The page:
Slowly but surely I’m chipping away at the library of books I’ve assembled over the years. I’ve often found that the best investors are insatiable readers. And they’re not reading just anything, they’re reading long-form content that will help challenge their thinking and expand their horizons.
My biggest challenge does not seem to be acquiring books. Nor is it starting a book as probably 1/3 of my books have bookmarks in them. My biggest challenge (as with most things in my life!) is completing them. For me, it’s all about making the time to read, and more importantly, making it a priority over other distractions like social media.
Why is reading so important?
I’ve written before on how great investors are great readers, and I love Shane Parrish’s comment that reading is a conversation between you and the author. Others have called this “active reading”, and especially with non-fiction books it certainly makes for a more fulfilling pursuit.
Last month, I discussed three books for healthy habits in 2019. This month, my reading has taken me literally all over the place, from a legendary investor’s take on cycles, to igniting our children’s creativity, to a science fiction series that literally spans the entire universe.
Charlie Munger always spoke of the value of the multidisciplinary approach, which is the importance for investors to learn about many different disciplines and apply that knowledge to the investment process. A well-rounded investor tries to broaden her horizons across the board.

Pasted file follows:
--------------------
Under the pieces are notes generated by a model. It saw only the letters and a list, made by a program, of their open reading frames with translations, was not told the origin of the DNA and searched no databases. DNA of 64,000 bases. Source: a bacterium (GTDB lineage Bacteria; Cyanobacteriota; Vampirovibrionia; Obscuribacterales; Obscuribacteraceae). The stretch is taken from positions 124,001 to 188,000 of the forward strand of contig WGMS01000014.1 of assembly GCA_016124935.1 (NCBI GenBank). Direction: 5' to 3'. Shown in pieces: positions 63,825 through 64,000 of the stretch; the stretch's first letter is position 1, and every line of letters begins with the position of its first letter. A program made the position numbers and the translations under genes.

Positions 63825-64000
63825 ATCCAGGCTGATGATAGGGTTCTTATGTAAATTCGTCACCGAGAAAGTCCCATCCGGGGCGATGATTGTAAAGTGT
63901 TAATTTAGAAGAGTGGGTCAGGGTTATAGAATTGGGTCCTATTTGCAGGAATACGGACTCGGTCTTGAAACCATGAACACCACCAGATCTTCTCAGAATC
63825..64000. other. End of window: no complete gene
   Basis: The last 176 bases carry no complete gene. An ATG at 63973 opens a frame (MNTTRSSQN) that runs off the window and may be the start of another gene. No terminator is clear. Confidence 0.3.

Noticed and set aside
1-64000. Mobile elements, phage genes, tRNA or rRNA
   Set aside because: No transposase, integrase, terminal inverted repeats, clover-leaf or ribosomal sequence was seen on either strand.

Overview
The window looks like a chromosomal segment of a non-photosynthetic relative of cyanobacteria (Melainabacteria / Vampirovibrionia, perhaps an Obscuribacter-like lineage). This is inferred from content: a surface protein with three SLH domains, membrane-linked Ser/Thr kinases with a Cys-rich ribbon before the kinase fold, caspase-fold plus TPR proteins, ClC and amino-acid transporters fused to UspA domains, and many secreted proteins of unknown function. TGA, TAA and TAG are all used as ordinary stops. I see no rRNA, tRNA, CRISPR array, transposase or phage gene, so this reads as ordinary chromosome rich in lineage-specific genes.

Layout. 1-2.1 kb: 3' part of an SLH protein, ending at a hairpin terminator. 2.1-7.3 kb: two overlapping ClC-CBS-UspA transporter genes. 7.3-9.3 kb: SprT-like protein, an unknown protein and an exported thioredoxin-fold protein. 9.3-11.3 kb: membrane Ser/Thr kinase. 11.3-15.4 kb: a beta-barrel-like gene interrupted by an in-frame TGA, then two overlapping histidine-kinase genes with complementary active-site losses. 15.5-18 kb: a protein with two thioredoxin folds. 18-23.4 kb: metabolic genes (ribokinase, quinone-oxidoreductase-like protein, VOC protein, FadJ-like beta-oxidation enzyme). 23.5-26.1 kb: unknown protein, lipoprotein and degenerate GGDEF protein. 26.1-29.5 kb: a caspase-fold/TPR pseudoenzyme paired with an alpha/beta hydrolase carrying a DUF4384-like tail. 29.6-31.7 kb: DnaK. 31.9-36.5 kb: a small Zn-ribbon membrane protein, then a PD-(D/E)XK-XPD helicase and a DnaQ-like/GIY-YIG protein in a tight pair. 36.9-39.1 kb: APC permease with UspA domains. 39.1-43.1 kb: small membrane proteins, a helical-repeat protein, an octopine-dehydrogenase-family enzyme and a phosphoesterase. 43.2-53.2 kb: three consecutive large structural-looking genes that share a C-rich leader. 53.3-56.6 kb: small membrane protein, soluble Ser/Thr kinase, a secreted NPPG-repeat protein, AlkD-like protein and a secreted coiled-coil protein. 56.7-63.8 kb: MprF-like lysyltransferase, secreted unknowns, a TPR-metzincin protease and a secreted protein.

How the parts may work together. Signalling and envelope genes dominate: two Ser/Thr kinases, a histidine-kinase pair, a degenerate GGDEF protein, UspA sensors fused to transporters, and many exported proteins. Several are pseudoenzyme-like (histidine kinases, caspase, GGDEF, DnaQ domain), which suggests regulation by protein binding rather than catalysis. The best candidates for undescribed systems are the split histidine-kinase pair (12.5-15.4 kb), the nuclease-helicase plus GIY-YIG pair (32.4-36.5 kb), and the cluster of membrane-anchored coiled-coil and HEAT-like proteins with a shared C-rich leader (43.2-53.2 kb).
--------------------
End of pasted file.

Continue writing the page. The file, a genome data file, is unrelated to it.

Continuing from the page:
Put simply, a well-rounded investor reads a lot to learn a lot about a lot.
With that in mind, here are four books I’ve finished in recent weeks.
I’ve enjoyed reading his investor letters for years, so when I saw that Howard Marks was writing a new book, I snapped it up on preorder. He spends most of the book discussing the cyclical nature of the financial markets, based primarily on the natural cycles of human behavior. He never once mentioned technical analysis, although I would argue that it’s a natural extension of his approach and even provides the best practical toolkit for understanding cycles. Very quotable. Strongly recommend.
Mr. Ruhlman is passionate about food and where it comes from, and also passionate about his home town of Cleveland. He spent tons of time with the Heinen’s brothers to learn how supermarkets have evolved and where this essentially American enterprise is headed in the future. This book pairs very well with Eat to Live by Joel Fuhrman and The Omnivore’s Dilemma by Michael Pollan.
Dr. Ken Robinson’s presentation, “Do Schools Kill Creativity,” is one of the most widely viewed TED talks of all time. For very good reason. Watch that video first, then read this book for additional data and insights around his argument against traditional educational structures and for encouraging creativity. If you have kids, or you know some kids, or you were once a kid, you should read this.
OK, on any book list I produce, there will most likely be a guilty pleasure science fiction read. Granted, research shows that reading fiction actually enriches your life! The Foundation Series is one of the most famous sci-fi series ever, and it has a scope like nothing I’ve ever read before. I read the first Foundation novel years ago, and every couple years I pick up the next one.
This particular volume deals with a planet called “Eden,” where people have evolved to communicate telepathically and have lost their independence. Great parallels to a dystopian future through social media.
I’ve started speaking on podcasts about behavioral finance and technical analysis, so I thought I’d get serious about having the right equipment and learning ways to improve my interview game. In related news, the Market Misbehavior Podcast is coming soon!
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